If you always feel like you need to crack your back, it may mean it's time to start strength training. Photo by Getty Images
There are few things more satisfying than a good back crack. But rumors say it can have negative effects on your body—and your dancing.
In truth, research has shown that spinal manipulation done by a practitioner can provide short-term pain relief and better recruitment of your deep spinal muscles. Jessica Davis, a physical therapist in Pennsylvania and lead faculty at the Institute of Clinical Excellence Performing Arts Division, says that it's reasonable to believe that self-manipulation can offer the same benefits.
The right tools can keep your body in peak shape. Photo courtesy Hugger Mugger
Dancers will do just about anything to increase their odds of staying injury-free. And there are plenty of products out there claiming that they can help you do just that. But which actually work?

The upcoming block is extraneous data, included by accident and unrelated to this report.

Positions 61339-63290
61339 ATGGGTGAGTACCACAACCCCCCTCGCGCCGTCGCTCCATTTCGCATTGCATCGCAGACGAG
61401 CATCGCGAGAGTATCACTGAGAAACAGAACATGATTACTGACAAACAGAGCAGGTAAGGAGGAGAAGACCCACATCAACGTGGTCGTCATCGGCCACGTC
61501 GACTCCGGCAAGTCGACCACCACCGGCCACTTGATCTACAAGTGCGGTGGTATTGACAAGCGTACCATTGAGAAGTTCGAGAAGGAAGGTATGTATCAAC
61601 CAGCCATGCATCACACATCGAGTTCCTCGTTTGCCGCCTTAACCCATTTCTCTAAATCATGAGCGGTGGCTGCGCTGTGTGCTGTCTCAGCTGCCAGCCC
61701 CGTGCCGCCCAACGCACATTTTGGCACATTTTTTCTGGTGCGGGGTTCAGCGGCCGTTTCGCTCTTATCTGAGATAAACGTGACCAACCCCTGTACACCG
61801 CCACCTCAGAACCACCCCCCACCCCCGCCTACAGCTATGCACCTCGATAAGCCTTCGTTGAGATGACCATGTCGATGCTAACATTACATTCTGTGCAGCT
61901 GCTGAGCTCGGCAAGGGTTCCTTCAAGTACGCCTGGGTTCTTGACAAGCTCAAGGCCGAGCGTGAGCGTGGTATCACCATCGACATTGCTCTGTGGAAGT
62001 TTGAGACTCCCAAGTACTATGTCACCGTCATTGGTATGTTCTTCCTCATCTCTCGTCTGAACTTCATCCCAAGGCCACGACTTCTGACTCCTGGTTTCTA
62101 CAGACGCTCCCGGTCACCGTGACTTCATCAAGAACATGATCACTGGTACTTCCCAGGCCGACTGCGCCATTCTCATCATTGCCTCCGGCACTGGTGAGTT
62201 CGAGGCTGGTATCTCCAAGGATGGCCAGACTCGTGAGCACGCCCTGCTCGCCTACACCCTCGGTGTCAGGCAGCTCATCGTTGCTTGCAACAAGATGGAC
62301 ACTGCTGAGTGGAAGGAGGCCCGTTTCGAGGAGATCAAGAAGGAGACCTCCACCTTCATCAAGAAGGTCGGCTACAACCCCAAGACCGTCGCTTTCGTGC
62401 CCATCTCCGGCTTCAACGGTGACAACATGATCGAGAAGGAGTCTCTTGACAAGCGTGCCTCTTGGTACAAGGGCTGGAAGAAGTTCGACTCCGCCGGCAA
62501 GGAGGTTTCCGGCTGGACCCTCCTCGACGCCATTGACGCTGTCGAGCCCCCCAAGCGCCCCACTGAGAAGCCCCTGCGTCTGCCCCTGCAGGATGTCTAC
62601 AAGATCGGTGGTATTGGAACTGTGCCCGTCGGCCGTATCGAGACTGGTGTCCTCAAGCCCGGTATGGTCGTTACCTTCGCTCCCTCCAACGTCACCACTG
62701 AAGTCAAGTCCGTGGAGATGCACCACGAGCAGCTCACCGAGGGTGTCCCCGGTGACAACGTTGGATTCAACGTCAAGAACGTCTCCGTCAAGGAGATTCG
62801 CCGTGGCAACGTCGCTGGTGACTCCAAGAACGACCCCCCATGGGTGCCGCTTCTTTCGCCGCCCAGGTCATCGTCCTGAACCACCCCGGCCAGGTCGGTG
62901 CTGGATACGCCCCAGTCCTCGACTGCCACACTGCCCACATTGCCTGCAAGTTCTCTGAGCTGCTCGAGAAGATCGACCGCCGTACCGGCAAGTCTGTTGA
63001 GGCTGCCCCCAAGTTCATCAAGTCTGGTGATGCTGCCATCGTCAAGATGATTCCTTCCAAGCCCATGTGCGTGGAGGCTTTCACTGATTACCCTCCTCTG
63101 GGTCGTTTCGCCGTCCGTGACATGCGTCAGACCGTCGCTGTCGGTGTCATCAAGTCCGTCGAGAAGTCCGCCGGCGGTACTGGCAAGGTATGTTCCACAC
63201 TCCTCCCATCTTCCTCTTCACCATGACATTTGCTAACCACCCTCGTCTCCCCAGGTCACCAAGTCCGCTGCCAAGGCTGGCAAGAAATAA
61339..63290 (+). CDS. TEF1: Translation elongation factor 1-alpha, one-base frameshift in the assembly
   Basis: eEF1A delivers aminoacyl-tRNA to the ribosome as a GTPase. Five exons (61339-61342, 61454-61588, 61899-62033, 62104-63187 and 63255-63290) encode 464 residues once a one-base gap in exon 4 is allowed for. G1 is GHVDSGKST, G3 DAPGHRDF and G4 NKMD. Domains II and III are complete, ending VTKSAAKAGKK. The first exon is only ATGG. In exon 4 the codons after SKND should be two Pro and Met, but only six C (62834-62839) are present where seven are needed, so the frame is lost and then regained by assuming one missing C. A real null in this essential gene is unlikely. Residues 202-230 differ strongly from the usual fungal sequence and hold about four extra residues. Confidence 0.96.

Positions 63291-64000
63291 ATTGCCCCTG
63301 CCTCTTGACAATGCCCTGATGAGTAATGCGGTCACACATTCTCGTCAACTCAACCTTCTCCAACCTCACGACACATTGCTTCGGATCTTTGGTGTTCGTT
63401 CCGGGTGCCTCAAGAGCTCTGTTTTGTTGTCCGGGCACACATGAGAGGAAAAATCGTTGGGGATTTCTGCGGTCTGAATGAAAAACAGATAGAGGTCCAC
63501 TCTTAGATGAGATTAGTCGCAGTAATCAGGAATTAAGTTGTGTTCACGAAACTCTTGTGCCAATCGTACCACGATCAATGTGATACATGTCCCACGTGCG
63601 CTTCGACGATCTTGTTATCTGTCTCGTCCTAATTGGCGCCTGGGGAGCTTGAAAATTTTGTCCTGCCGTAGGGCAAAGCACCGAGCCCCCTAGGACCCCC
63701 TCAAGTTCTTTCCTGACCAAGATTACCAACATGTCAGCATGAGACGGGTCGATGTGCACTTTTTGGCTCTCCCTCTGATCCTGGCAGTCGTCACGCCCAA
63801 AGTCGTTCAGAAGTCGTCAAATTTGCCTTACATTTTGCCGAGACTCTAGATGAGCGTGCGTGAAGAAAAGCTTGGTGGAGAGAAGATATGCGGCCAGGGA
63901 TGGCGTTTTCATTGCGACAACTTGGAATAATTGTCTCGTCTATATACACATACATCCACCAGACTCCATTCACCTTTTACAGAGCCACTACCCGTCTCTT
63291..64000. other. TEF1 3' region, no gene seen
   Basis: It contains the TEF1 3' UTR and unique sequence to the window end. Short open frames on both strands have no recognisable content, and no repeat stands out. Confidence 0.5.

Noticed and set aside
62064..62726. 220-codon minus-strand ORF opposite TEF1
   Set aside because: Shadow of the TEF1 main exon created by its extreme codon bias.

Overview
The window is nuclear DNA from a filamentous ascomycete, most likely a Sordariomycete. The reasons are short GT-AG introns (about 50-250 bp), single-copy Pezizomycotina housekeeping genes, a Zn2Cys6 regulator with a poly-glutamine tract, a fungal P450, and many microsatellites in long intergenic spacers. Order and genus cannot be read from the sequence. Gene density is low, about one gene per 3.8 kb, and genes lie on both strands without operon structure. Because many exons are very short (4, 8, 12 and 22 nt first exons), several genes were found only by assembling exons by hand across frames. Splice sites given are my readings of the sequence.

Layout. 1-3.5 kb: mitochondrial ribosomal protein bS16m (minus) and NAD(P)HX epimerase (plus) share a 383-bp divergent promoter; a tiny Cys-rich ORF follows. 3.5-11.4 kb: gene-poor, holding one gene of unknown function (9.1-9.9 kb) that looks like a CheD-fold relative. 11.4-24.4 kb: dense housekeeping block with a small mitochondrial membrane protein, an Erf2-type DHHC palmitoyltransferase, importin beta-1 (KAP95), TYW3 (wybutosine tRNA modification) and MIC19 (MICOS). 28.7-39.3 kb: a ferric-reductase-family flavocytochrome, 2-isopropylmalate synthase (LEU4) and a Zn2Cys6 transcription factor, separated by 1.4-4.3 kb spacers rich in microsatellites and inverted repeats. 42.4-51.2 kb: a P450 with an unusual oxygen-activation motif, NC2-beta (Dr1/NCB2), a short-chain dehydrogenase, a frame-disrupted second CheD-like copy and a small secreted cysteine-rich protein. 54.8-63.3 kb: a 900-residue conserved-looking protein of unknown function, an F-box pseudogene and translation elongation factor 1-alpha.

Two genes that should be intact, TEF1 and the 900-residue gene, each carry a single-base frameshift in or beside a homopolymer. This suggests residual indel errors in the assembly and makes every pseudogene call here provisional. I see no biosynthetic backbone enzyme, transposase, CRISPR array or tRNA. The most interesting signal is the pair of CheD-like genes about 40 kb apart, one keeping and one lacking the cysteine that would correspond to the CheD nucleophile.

We asked for recommendations from four experts: Martt Lawrence, who teaches Pilates to dancers in San Francisco; Lisa-Marie Lewis, who teaches yoga at The Ailey Extension in New York City; physical therapist Alexis Sams, who treats dancers at her clinic in Phoenix; and stretch training coach Vicente Hernandez, who teaches at The School of Pennsylvania Ballet.
It can take a full team of experts to keep a dancer dancing—from masseuses and acupuncturists to yoga teachers and personal trainers. But, that comes at a cost, literally. When do you really need to invest in pricier options, and when can you take the more budget-friendly route? We broke it down for the most popular options.